To The Point HOF guest Ken Goodrich is back! Join us as Ken takes us through 7 Centers of Management Attention. In this second part of our multi-episode series, we’ll be looking at Money and Marketing. If you didn’t have a chance to enjoy the first part of this series, be sure to go back and look at our episode on Leadership and Management.
As we’re going through the 7 Centers of Management Attention, it’s important to understand where Ken is coming from. Ken has achieved just about everything one could want in the trades, but it wasn’t some immediate rise to the top. When he was starting, he had the visions of owning his own business, making tons of money, and basically living the life of an MTV rap video. Those dreams got trampled, and Ken had to learn some hard lessons. What he wants to do now is help YOU avoid those road bumps so that you can start off right, or at least correct the course. As Ken says, “if it starts bad, it ends bad”, but the opposite is generally true!
By using the 7 Centers, you can build your business methodically and create fundamental systems instead of just shooting from the hip. These Centers can be scaled as you grow as well. It’s your duty as the leader to look at how you’re operating, and augment your system to get where you want to go.
It’s important to understand that when Ken is talking about money, he means all of the aspects of the financial parts of your business. It’s not just profit or revenue, it’s the systems of money in your business. In the E-Myth book Ken co-authored with Michael E. Gerber, he writes about when he first started in business. Back then, Ken had the wrong perception about money. He was in business to make money, and had visions of making his life like an MTV rap video. Those dreams got trampled, and he had to learn how to have a better relationship with money.
In his early days, Ken abdicated a lot of the money components in his business. He simply hired someone to do the books, and then blindly trusted the bookkeeper to get it all right. That burned him when the bookkeeper didn’t pay the payroll taxes. Ken has made every mistake you can make, and went through a treadmill of hiring bookkeepers and never actually knowing where the books were at.
Ken learned that a business owner needs to have a high fidelity of the numbers and and understanding of where things are at every day. You can’t run a business by looking at your financials weeks or months later. You have to have your financials in order daily to steer the ship. You can’t be an archeologist when it comes to the money! It’s about creating a system of money, and setting up the system to include the accounting and money pieces and parts to flow and provide you with accurate data on a day-to-day basis. It’s also about ensuring that your business has the money it needs to grow, as well as cover all of your legal obligations.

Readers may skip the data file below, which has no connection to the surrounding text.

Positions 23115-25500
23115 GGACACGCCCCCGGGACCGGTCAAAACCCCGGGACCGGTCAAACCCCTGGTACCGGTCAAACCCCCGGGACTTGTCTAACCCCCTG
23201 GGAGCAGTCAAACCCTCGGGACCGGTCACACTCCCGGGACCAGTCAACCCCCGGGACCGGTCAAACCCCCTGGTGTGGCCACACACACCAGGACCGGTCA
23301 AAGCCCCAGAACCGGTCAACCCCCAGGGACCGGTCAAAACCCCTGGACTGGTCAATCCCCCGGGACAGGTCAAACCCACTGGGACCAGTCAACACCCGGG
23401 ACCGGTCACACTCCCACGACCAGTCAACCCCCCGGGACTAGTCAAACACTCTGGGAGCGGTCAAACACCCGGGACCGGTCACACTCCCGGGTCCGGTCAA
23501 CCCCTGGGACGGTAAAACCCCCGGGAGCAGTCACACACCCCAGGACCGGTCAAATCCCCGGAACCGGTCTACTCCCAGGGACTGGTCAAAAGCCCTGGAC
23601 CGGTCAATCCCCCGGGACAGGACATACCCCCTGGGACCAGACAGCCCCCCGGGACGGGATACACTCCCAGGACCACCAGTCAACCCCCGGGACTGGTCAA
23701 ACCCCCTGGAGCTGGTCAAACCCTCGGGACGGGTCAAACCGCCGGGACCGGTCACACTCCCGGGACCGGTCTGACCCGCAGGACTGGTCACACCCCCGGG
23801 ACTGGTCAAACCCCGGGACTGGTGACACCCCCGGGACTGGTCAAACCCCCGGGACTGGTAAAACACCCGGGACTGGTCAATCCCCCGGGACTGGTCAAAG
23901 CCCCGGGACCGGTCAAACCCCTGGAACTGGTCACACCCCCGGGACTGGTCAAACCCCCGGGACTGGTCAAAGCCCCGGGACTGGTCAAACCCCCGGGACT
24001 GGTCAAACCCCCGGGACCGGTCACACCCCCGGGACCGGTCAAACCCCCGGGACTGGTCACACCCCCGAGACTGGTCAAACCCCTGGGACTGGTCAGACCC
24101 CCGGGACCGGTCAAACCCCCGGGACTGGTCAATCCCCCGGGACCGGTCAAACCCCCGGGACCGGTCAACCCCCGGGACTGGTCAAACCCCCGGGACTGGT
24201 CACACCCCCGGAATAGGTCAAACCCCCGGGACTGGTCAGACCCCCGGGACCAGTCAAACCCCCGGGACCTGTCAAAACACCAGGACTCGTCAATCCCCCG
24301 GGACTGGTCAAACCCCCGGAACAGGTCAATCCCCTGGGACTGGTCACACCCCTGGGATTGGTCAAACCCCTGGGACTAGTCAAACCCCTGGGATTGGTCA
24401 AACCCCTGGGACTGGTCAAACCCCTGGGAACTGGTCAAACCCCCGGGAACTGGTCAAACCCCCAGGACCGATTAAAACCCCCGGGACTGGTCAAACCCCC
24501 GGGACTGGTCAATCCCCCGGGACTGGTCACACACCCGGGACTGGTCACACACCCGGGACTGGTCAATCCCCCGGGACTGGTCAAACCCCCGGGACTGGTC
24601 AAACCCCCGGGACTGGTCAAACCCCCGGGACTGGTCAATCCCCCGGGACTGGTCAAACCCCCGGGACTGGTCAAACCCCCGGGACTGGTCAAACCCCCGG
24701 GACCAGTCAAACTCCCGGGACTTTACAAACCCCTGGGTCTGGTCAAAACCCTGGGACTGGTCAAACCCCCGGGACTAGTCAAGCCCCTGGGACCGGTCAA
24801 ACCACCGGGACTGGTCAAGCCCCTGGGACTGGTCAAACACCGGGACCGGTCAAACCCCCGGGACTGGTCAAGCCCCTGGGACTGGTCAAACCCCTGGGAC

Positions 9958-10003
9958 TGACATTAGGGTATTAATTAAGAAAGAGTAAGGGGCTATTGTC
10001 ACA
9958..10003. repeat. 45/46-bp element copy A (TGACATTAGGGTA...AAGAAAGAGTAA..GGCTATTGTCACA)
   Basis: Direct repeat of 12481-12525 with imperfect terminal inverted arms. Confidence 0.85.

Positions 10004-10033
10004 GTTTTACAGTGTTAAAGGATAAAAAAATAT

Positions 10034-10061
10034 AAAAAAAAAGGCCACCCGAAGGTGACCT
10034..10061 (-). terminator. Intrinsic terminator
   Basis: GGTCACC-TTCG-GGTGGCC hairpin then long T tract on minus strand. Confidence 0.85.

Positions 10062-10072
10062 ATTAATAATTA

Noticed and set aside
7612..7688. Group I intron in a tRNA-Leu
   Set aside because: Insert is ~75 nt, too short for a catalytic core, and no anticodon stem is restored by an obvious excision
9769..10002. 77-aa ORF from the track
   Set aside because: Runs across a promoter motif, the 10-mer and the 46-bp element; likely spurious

In creating your money system, you’ll be looking at everything that money is needed for to run your business. That includes accounts receivable, how you collect money on delivery, how you purchase things, how you pay your payables, when you pay your payables, payroll, taxes, and more. Ken isn’t suggesting that you need to become an expert and do all of this yourself, of course. You can still bring bring professionals in (and probably should), but as the leader of the organization you have to have a systems mindset. That means understanding the key elements of your business so you can ensure the people handling the systems are doing things the right way.
There are a lot of systems you can buy right off of the shelf, including for finances. If you aren’t sure where to start, locate a system, implement it, and just stick with it. Get your schedule and processes in place, and follow it religiously. Money is a system in your business, just like anything else. The set of processes in this system are what you need to understand. You have to have metrics to run these processes by, and the visibility to make sure it’s happening. In simple terms, you don’t have to understand how to do it all, but what needs to be done and how to make sure it is being done.
Ken understands the struggle of being a small business owner. You are proud of building a business, but you get beat up all day by the job, your employees, and your customers. You put in countless hours of blood, sweat, and tears. It’s only fair that you reward yourself to get your self-worth up, right? Ken cautions against this. He’s been down that road, and knows that it’s a common thing to do. It’s not a good business move.